Launching this holiday season is GameSalad made, Penguin Glide. This game was developed by APPsolute Entertainment which consists of the developer team, Aaron Asher (Tenrdrmer) and Jonathan Francois (Uptimistik). Penguin Glide 1.0 is only $0.99 USD (or equivalent amount in other currencies) and available worldwide exclusively through the App Store in the Games category.
About Penguin Glide: Players guide a loyal husband penguin through a unique puzzle world to save his kidnapped wife from the “jealous jelly bean” gang. The game play world responds to touch and ‘comes alive’ to create solid platforms for the penguin to successfully proceed along his journey. Players will enjoy crisp retina display graphics and an engaging storyline in this never seen before mechanic on the App Store.With boss battles, amazing power ups, an engaging and evolving storyline complete with mini-game, you’ll definitely be rooting for the hero all the way to the credits.
Excited to learn more about this release, GameSalad sat down with Asher and Francois to discuss Penguin Glide, GameSalad, and how the GameSalad community brought them together.
GameSalad: Tell us about your background. What first got you interested in developing games?
Tenrdrmer: Aaron Asher
I am a Fire Fighter, Construction Worker, and now Game Developer. I have played videos games since I was little kid and always loved them. I have always thought of how cool it would be to make and play games for a living, and right now I’m doing that.
Uptimistik: Jonathan Francois
I loved reading sci-fi and fantasy novels. Then when I got an SNES and played Chrono Trigger for the first time I was captivated by it’s detail and the novel-like way the game evolved. That was the starting point for me.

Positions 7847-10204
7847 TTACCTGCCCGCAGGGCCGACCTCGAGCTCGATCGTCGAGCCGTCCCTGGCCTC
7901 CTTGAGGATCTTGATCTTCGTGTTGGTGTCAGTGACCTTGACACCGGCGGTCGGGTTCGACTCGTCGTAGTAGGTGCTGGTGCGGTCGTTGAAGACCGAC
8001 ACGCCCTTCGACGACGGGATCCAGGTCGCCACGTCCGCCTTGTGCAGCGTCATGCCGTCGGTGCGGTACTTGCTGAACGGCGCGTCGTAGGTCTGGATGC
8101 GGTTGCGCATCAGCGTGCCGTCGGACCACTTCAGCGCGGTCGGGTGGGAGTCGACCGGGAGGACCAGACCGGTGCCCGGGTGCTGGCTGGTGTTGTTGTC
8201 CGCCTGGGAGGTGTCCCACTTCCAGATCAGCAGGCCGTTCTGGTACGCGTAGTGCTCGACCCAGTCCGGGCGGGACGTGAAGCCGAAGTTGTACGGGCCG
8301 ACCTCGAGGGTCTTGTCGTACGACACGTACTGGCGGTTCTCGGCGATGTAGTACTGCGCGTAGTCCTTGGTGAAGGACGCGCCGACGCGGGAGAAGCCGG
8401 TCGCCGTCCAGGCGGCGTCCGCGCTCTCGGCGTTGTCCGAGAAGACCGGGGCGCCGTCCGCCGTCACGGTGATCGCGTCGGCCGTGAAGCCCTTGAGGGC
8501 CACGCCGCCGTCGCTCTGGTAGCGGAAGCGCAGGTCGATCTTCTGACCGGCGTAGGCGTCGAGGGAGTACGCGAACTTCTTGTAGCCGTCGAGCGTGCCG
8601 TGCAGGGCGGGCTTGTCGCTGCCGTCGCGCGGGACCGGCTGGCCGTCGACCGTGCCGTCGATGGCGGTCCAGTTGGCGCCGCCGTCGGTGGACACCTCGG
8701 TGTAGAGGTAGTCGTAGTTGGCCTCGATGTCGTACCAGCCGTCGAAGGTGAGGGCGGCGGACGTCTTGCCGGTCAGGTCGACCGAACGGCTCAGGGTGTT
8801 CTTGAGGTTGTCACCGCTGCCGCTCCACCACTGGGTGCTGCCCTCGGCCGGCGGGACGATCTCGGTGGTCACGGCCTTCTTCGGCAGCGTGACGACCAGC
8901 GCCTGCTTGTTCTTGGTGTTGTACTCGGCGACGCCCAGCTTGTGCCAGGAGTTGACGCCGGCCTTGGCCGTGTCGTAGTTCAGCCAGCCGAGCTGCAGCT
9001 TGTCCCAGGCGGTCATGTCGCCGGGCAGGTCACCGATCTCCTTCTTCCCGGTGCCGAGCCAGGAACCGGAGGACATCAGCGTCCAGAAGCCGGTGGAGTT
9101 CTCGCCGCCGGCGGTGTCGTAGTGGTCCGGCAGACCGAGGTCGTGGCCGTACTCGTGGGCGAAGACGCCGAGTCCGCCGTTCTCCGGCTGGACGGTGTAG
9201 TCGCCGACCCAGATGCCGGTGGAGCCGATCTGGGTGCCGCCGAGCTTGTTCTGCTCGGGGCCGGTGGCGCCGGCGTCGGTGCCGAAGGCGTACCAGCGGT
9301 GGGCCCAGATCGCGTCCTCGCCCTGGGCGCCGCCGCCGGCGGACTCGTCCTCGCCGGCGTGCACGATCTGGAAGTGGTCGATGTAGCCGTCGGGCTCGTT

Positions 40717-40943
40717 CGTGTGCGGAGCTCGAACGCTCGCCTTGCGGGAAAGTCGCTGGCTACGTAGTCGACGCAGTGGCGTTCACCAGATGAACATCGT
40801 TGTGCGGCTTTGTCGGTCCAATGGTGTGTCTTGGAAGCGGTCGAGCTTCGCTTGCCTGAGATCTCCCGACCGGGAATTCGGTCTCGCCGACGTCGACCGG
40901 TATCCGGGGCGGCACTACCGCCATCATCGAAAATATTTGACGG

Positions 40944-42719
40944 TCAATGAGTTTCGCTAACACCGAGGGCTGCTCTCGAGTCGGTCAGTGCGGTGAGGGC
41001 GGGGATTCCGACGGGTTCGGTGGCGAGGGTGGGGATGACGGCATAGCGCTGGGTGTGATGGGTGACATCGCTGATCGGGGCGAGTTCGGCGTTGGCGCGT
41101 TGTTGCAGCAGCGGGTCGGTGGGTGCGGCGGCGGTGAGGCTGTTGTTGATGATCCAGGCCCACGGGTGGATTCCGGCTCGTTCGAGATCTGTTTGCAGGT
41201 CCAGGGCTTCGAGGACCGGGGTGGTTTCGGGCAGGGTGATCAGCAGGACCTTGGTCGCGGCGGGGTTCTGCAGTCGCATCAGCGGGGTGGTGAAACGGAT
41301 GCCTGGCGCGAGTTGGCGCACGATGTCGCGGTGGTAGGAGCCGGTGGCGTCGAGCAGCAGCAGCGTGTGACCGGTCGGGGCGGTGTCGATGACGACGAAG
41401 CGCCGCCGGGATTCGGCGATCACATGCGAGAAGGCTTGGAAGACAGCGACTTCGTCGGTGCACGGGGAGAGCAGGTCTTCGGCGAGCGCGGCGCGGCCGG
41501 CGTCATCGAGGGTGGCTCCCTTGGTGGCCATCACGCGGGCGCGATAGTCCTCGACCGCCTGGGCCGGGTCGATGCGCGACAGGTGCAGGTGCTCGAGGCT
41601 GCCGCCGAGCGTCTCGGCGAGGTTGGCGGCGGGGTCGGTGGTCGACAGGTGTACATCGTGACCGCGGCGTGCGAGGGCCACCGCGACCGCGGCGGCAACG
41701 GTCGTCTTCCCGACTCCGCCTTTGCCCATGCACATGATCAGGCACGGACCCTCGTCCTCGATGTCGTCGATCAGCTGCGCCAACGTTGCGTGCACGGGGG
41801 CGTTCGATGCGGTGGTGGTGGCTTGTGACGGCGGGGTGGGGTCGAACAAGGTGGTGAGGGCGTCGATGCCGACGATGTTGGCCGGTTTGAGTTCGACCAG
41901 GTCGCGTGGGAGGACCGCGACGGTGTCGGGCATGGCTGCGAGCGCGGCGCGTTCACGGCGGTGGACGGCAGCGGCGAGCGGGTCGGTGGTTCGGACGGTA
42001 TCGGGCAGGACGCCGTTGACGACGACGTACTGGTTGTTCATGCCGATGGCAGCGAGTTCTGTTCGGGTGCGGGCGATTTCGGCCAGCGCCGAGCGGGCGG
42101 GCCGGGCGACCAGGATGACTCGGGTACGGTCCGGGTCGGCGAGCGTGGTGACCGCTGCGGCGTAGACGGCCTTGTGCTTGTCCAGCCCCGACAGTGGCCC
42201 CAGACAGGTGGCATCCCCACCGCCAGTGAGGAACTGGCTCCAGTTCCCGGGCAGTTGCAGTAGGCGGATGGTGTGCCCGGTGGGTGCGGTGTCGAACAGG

GameSalad: How did you discover GameSalad?
I had been looking at what it takes to make iPhone games for a few months and had just abut given up since the only real option looked like some form of code. And I’m gonna be honest here. A screen full of code just makes me fall a sleep. Then I was browsing some price drop games and picked up a little title called Doodle Destroy. The first thing I saw when I opened the game was “Made with GameSalad”. Intrigued, I instantly Googled GameSalad. The rest as they say is history.
I stumbled upon an article in the Entrepreneur magazine, dated 17th November 2010 about making games without having to learn code. After
doing some research about the potential of earning an income from the App Store, I joined GameSalad 2 days later.
GameSalad: How long have you been part of the GameSalad community?
I have been a member of the online community since August 20th, 2010. I started out asking the questions and after I had a game out and really got a hang of things I shifted my focus to helping others understand the tool like I have.
I joined GameSalad November 19th, 2010
GameSalad: How did you guys develop a working/game developing relationship?
I had been looking for a talented individual to partner with for a while and after several unsuccessful ventures, Jonathan came along asking for help on a small thing. After talking with him and seeing what he had accomplished in his time using GameSalad, I was impressed to say the least. He seemed very talented at designing games and had some great concepts going. We decided to take it one step at a time. We started off making a template. The plan was make a template in a day. We sat down and did just that. Back and forth all day we sent the project and we did it. We actually liked the template so much we decided to take it a step further and see how we did completing a game. We completed Alpha Balls in one week, counting the first day of creating the template. We really worked well together and decided then we would continue working together.